Category Archives: New Releases

Interview with Award-winning Author Sarah Albee and a Giveaway!

Please welcome award-winning author Sarah Albee!

Sarah Albsarah-albee1ee is the author of more than 100 children’s books. She has had three of her books appear on the New York Times children’s bestseller list.  She currently has an upper-middle-grade, nonfiction book published in May, 2010 about the history of toilets and sanitation entitled POOP HAPPENED! A History of the World from the Bottom Up, and a follow-up title under contract due out in 2013 about how insects have affected human history. She blogs daily on a variety of science and social history topics geared toward middle-grade readers (sarahalbeebooks.com/blog). She spent nine years as an editor at Children’s Television Workshop, working primarily for Sesame Street and attending both the Bologna and Frankfurt Book Fairs.

 

Here’s her new release!

Why’d They Wear That?  from National Geographic Kids (Feb 2015)
Move over Project Runway. Get ready to chuckle your way through centuries of fashion dos and don’ts! In this humorous and approachable narrative, kids will learn about outrageous, politically-perilous, funky, disgusting, regrettable, and life-threatening creations people have worn throughout the course of human history, all the way up to the present day. From spats and togas to hoop skirts and hair shirts, why people wore what they did is an illuminating way to look at the social, economic, political, and moral climates throughout history.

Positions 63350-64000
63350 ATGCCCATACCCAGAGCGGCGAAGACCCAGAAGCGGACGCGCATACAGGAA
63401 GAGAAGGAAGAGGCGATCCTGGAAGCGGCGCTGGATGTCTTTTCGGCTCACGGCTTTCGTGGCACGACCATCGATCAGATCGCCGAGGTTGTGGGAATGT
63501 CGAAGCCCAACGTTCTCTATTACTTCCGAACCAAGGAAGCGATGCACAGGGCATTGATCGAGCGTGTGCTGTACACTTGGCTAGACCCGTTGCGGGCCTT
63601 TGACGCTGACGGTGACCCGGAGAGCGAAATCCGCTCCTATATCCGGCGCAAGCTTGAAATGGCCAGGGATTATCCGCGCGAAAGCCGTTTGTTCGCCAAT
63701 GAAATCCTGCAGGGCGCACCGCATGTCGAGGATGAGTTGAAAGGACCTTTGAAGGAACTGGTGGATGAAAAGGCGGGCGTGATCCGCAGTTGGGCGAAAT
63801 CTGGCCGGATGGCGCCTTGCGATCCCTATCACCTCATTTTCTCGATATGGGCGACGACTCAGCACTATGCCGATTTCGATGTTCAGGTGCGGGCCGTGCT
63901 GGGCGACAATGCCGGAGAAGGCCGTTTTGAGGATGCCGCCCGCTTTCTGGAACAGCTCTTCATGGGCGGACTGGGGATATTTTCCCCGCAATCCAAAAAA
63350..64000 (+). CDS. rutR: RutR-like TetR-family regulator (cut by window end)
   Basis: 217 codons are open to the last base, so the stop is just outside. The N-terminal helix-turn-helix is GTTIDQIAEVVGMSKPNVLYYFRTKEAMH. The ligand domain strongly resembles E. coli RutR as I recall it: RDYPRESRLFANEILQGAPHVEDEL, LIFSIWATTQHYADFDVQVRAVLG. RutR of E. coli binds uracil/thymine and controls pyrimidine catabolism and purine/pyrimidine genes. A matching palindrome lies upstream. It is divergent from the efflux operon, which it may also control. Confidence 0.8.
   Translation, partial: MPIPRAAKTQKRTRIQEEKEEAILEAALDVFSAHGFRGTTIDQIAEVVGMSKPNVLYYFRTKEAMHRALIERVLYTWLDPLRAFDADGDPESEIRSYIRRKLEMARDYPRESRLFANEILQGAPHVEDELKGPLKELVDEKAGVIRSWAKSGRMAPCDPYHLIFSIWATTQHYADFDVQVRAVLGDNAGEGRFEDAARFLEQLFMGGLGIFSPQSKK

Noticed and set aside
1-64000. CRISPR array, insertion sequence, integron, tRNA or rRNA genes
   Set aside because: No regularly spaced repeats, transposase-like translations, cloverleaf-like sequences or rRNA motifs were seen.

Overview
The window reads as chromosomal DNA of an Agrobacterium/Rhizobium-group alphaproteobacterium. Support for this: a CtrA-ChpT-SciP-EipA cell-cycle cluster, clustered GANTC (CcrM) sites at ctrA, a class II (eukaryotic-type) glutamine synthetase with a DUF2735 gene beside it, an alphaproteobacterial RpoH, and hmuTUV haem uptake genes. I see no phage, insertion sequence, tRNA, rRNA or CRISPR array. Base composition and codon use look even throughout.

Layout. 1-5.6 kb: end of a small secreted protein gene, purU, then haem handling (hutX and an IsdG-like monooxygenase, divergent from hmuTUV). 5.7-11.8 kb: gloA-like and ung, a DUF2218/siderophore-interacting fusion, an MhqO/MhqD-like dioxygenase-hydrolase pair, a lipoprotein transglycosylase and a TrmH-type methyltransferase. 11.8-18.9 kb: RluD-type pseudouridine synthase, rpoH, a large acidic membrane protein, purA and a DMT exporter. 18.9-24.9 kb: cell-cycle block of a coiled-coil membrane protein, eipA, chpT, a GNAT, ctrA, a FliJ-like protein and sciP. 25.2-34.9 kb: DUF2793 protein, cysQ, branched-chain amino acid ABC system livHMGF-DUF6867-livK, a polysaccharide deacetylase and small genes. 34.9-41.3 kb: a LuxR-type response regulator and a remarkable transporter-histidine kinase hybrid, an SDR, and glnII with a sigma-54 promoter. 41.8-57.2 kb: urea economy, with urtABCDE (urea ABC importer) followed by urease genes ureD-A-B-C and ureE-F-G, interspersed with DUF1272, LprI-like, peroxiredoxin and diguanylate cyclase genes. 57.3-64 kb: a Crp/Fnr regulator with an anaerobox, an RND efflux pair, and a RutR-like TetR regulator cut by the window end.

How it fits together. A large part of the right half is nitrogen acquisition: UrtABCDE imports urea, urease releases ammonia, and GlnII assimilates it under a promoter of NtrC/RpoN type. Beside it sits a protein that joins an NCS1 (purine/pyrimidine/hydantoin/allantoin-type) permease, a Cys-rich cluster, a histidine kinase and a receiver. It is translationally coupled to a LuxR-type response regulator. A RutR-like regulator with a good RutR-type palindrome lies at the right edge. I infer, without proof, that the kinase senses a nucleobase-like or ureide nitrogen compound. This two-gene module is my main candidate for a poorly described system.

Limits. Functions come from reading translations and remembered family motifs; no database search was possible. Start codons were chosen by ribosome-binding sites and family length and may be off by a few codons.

Fanatastic reviews for her new book:

“Now see, the reason I like National Geographic Kids is that they’re reliable.  Take Why’d They Wear That?, for example.  You know what you’re getting here, even if you don’t know the details.  Mind you, the details are where all the good stuff is.” - School Library Journal

“Full of period images that show off every bustle, frill, and rivet, this wide-ranging guide to clothing throughout time will fascinate history and fashion buffs alike.”Publisher’s Weekly 

 

Thanks for joining us Sarah! Here are some questions we have for you: 

You write both fiction and nonfiction- Do you like one genre better?

I love that I get to do both. And I do think writing for different genres is a great opportunity. My fiction editors appreciate that I like to do research. And my nonfiction editors appreciate that I know how to tell a story. At present, though, my passion is nonfiction.

  What was it like working at Sesame Street?

It was a fantastic place to work. I landed a job there soon after I graduated from college. I loved the humor, the music, the travel, the creativity—and just being surrounded by so many talented people. It was a dream job.

                       

Your nonfiction books are so much fun! How did you get interested in writing nonfiction?